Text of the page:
Drive, Blu-ray (2012)
Cast: Ryan Gosling, Bryan Cranston, Carey Mulligan
Director: Nicolas Winding Refn
Studio: Film District/Sony Pictures 39231 [1/31/12]
Video: 2.40:1 anamorphic/enhanced 1080p HD
Audio: DTS-HD Master Audio
Subtitles: English, English SDH, Spanish
Extras: I Drive: The Driver, Driver and Irene: The Relationship, Under the Hood: Story, Cut to the Chase: Stunts, Interview with Refn, BD Live, UltraViolet system
Length: 100 minutes
The Danish director has fashioned a gutsy, extremely violent look back at 1980s film noir with the accent on cars and dangerous driving. The main character, who seems almost autistic in his lack of emotion or even speech, is a part-time stunt driver for the movies, but occasionally also works as a getaway driver for criminals, as the opening scene shows. He is in addition a mechanic in a small garage.
He falls for his next-door neighbor, whose husband is in prison, but when the husband returns things get complicated. But she’s not a femme fatale and they don’t become intimate. Seeing that the woman and her young son will suffer if he doesn’t help the husband steal some money to pay off dangerous underworld criminals, he arranges a pawnshop heist which goes terribly wrong. He even tries to return the cash that was stolen but learns that won’t be enough—his life and that of the woman and child are in danger and he has to save himself. Albert Brooks has an unexpected stint as one of the deadly heavies, and Ron Perlman is his usual oversize threatening self. The bloody scenes may cause some viewers to leave the theater or turn off the movie—be warned. Drive got a huge rave from many reviewers; now that I’ve seen it I’m frankly not quite sure why.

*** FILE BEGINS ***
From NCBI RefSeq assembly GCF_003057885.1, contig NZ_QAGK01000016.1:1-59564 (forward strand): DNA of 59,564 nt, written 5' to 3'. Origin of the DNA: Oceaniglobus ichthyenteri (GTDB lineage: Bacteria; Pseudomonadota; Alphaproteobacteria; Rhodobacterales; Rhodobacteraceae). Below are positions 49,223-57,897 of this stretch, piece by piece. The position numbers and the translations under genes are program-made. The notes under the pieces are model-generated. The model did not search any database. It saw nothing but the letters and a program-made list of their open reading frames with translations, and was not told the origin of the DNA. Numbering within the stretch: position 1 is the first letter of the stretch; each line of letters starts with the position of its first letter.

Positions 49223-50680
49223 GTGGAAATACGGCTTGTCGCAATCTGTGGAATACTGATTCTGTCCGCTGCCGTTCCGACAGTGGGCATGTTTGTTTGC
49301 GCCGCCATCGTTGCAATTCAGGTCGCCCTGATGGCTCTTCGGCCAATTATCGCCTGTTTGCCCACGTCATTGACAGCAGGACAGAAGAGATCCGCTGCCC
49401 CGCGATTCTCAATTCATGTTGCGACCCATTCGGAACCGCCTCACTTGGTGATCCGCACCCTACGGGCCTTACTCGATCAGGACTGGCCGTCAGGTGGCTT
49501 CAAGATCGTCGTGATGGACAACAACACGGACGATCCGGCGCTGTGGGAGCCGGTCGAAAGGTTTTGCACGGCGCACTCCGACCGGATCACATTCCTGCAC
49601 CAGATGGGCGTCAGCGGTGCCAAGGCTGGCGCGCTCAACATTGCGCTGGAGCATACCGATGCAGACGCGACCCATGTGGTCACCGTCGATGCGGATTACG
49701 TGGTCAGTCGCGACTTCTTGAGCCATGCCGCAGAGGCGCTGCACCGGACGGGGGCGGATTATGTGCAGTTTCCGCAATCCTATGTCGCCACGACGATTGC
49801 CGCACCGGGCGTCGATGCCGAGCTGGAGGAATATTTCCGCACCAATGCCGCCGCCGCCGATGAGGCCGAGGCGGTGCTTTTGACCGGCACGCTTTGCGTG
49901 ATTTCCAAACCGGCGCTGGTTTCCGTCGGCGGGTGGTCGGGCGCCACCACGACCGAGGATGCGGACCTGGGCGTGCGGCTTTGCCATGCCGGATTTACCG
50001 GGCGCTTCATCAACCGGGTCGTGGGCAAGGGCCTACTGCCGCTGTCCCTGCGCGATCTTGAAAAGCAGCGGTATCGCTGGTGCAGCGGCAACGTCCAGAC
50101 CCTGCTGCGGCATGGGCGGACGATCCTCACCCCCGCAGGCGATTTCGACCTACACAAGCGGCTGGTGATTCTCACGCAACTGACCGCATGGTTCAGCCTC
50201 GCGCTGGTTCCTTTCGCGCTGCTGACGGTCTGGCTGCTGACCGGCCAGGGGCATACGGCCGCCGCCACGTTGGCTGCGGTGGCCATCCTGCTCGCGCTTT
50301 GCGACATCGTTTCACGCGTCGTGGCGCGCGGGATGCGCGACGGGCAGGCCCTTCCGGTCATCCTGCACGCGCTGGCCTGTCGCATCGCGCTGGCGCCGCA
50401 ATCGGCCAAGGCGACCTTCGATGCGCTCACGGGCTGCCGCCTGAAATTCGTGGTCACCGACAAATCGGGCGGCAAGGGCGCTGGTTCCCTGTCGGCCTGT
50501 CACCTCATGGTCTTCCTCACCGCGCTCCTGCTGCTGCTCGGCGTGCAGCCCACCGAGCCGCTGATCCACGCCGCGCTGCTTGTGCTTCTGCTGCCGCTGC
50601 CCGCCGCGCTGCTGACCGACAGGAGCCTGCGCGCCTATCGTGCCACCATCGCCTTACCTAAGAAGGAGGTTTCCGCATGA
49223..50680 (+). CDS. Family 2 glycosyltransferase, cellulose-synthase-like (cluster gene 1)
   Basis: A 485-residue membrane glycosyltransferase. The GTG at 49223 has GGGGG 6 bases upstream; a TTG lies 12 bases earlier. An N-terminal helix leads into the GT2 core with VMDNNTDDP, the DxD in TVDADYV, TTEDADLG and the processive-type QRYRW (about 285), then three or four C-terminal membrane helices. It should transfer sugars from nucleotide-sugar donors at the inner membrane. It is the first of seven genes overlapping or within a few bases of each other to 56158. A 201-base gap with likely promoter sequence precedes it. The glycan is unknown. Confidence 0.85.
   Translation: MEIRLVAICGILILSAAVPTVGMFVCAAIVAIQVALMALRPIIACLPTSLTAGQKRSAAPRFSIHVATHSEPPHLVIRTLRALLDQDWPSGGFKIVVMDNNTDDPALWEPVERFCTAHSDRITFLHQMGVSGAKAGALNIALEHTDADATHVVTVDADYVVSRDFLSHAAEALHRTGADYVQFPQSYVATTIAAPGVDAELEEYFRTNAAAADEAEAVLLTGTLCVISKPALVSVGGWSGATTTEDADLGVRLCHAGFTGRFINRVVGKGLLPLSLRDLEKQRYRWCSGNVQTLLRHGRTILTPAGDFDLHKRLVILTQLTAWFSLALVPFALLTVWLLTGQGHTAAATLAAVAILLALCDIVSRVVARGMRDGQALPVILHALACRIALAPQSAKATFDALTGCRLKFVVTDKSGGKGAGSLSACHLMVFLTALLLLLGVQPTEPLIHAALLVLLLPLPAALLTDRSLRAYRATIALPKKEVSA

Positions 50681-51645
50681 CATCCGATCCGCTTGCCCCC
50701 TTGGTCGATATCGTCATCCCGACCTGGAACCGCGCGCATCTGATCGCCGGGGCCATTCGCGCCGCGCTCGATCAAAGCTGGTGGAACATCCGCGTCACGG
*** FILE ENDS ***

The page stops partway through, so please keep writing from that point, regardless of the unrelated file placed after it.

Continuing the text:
There are many scenes in relative darkness but the black levels of the rich-looking transfer are superb and you can see many details usually lost. I didn’t like the beat-heavy music but the surround soundtrack certainly supported the images well. Sometimes I wanted to understand more of the police radio chatter but perhaps that wasn’t important to advancing the story. There were more extras than I was interested in seeing, but some may find them worth viewing.
If any recording is essential to the genre, this is it.